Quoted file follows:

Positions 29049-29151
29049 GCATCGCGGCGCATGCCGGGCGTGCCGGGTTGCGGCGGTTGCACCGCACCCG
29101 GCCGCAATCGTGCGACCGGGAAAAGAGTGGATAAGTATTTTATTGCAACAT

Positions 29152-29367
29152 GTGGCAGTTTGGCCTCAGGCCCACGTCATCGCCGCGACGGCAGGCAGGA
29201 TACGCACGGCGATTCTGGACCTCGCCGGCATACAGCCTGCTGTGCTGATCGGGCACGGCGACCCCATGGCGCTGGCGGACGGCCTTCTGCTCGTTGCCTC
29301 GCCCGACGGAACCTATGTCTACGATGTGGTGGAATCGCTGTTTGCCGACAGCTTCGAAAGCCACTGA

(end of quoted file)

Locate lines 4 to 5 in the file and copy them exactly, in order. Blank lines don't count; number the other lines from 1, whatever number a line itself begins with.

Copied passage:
Positions 29152-29367
29152 GTGGCAGTTTGGCCTCAGGCCCACGTCATCGCCGCGACGGCAGGCAGGA